Books by Richard Sayce
BIR Chicken Saag Curry Recipe:
Spinach (Hindi: Palak) features heavily in this fresh and satisfying chicken curry, and is well known in the sphere of South Asian cooking. My recipe has a few twists of it’s own, with the inclusion of panch phoran (a mixture of five different spice seeds), a hint of mint, and amchoor (dried unripe mango powder).
As with most vegetable, spinach is best cooked with when fresh. Be warned though you’ll need more of it than you might think – it’s mostly water. For that reason I suggest a using about 500g of fresh spinach leaves in this recipe. A very convenient and cost-effective alternative is to use spinach blocks which are in the freezer section of many larger supermarkets. Most of the excess water has already been removed prior to freezing and you get a good ‘bang for your buck’. Lastly, if needs must, a tin of spinach will suffice.
Don’t feel restricted to using chicken – lamb or mutton also pair superbly with spinach. Please see my recipes for pre-cooking chicken, and lamb/beef. For convenience you can use raw chicken in this saag curry if you prefer – if so you may want to put in a bit of extra salt.
As with most of my curry recipes, about 175-200g of the main protein ingredient may be sufficient to feed 1-2 people. You can easily add more to bulk it out. Feel free to add extra base gravy if you like more sauce. For making larger amounts please refer to my ‘Upscaling Curry’ chapter in Curry Compendium or Indian Restaurant Curry at Home Volume 2.
This is a new recipe not in any of my books, although you will find an excellent lamb chickpea and spinach curry recipe in Curry Compendium and Indian Restaurant Curry at Home Volume 2. Both are available in physical and Kindle formats.
For Preparing the Spinach
- 1½ TBSP Oil
- 1 tsp Cumin Seeds
- 1 tsp Panch Phoran (see Notes)
- 60g Onion, very finely chopped (a bit less than half an average-sized onion).
- ¼ tsp Salt
- 2-3 Garlic cloves, chopped widthwise
- 1 tsp Mix Powder
- Spinach, chopped. Approximately 500g of fresh, 150g of frozen blocks (defrosted), or about half of a 400g tin
For the Curry
- 2½ TBSP Oil
- 1½ tsp Ginger/Garlic Paste
- 1 tsp Mix Powder
- ¼ tsp Salt
- ¼-½ tsp Chilli Powder
- 1 tsp Kasuri Methi
- 330ml+ Base Gravy
- 3-4 TBSP Tomato Paste
- 1 TBSP Coriander Stalks, finely chopped (if available)
- 175-200g Chicken (Raw or Pre-cooked), or any main ingredient of your choice (pre-cook if necessary)
- ¾ tsp Amchoor (dried unripe mango powder) or 1½ tsp Lemon Juice
- 1-1½ tsp Dried Mint or Mint Sauce
- 2-3 fresh Tomato Segments
- 1-2 TBSP fresh Coriander Leaves, finely chopped
- 1-2 tsp Butter Ghee (optional)
Preparing the Spinach
- Add the oil to a frying pan or wok on medium high heat.
- When the oil is hot throw in the cumin seeds and panch phoran, and stir until the mustard seeds within the mixture start to crackle.
- Add the salt and the onion. Continue frying for a few minutes, stirring occasionaly, until the onions have softened and have started to brown around the edges.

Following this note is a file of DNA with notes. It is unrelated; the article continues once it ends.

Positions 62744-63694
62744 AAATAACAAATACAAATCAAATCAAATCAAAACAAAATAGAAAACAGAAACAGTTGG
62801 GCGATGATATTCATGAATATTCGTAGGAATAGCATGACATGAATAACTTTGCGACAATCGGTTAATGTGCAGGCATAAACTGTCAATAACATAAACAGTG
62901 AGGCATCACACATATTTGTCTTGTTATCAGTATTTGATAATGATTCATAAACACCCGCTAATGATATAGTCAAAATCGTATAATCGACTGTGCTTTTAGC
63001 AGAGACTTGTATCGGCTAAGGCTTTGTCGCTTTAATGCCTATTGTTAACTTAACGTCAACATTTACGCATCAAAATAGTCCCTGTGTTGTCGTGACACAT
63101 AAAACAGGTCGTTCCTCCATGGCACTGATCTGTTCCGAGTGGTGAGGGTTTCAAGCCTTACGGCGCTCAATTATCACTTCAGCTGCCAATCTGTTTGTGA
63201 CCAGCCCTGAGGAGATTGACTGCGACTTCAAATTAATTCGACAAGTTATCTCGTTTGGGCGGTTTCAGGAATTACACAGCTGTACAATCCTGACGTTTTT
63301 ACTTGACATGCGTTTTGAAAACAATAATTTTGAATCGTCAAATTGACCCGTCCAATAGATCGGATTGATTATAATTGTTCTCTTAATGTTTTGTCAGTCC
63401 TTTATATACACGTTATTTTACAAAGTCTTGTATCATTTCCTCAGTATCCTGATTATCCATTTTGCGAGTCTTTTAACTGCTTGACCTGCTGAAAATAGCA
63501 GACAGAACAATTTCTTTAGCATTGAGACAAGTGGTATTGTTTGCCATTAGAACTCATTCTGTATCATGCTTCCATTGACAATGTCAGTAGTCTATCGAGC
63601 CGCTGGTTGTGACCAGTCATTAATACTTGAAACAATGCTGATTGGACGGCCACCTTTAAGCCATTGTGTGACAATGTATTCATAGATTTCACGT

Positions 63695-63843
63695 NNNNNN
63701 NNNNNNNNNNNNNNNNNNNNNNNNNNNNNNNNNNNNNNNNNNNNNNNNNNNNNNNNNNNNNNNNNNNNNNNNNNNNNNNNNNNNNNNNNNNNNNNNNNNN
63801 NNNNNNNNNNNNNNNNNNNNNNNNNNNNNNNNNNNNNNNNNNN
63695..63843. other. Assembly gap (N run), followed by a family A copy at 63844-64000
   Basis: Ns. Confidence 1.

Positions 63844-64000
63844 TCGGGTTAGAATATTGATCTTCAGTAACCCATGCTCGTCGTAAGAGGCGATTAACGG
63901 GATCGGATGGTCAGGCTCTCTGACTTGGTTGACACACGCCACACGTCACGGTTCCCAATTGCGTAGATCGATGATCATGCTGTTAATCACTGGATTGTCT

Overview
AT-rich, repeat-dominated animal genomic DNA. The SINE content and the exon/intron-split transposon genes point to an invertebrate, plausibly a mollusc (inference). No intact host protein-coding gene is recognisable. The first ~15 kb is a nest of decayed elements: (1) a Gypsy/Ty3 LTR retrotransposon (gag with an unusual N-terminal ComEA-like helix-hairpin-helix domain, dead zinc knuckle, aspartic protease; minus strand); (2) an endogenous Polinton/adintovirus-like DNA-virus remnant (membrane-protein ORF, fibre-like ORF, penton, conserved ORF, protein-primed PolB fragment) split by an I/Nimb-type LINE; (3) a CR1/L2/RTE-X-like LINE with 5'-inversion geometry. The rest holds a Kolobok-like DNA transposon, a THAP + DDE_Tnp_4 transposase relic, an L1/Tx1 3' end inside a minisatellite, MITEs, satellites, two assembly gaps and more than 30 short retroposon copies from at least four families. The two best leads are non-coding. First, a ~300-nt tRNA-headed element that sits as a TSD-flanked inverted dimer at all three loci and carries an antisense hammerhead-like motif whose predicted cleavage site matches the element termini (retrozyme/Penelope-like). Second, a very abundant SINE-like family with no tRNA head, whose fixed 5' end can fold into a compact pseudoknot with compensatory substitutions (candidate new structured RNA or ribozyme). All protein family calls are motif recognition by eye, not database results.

- Next put in the chopped garlic clovesand continue frying for a minute longer.
- Then add the mix powder and fry for 20 seconds, stirring continually.
- Add the spinach. Fresh spinach leaves will take longer to reduce down than the frozen or tinned versions. Mix it all together and cook until all the excess water has evaporated and you’re left with a nice thick reduction. It shouldn’t take very long. Stir frequently.
- Set aside.
- Add the oil to a frying pan on medium-high heat.
- Then add the ginger/garlic paste and fry for 20 seconds or so until it starts to change colour and the sizzling sound turns into a crackle. Stir continually.
- Add the mix powder, salt, chilli powder, and the kasuri methi plus a splash of base gravy to help the spices cook through without sticking and burning. Fry for 20-30 seconds, stirring continually.
- Next mix in the tomato paste and the coriander stalks (if using them). Turn the heat up to high and fry for a further 20 seconds, stirring often.
- Now add the chicken or other main ingredient and 75ml of base gravy. Mix and coat well.
- Next add 75ml of base gravy, stir once, then leave to fry until the sauce has reduced a little, the oil surfaces, and the small craters appear again.
- Add a second 75ml of base gravy, stirring and scraping the bottom and sides of the pan once when first added, allowing the sauce to reduce once again.
- Add the prepared spinach (see above), and mix everything together.
- Now add 150ml of base gravy, the lemon juice or amchoor, and the mint. Mix everything together well, scraping the bottom and sides of the pan, then leave to cook on high heat for 4-5 minutes. During this time resist fiddling with the curry so that the sauce can catch on the bottom and sides of the pan to thicken and caramelise. You will need to stir and scrape it all together a few times to avoid the curry burning. Be brave though! The best curries are often left to cook longer than intended. Feel free to add extra base gravy in the later stages to get the consistency you want.
- Add the tomato segments a short while before you intent to serve. The butter ghee (if your are using it) will add attractive sheen as well as rich taste.
- Taste the curry and add extra salt, lemon juice, and/or mint sauce if desired.
- Serve, sprinkling the fresh coriander leaves on top.
- All spoon measurements are level (1 tsp = 5ml, 1 TBSP = 15ml).
- Panch phoran (often spelled differently) is a mixture of five different spice seeds usually in equal proportion – cumin, fennel, fenugreek, black mustard, and kalonjee (nigella). It’s available to buy ready assembled.
- Any surplus undersired oil can be removed near to or at the end of cooking by tilting the frying pan and spooning the oil off, or by using kitchen paper.
- Enjoy this Saag curry recipe, and please visit the Misty Ricardo’s Curry Kitchen YouTube Channel for lots of Indian recipes.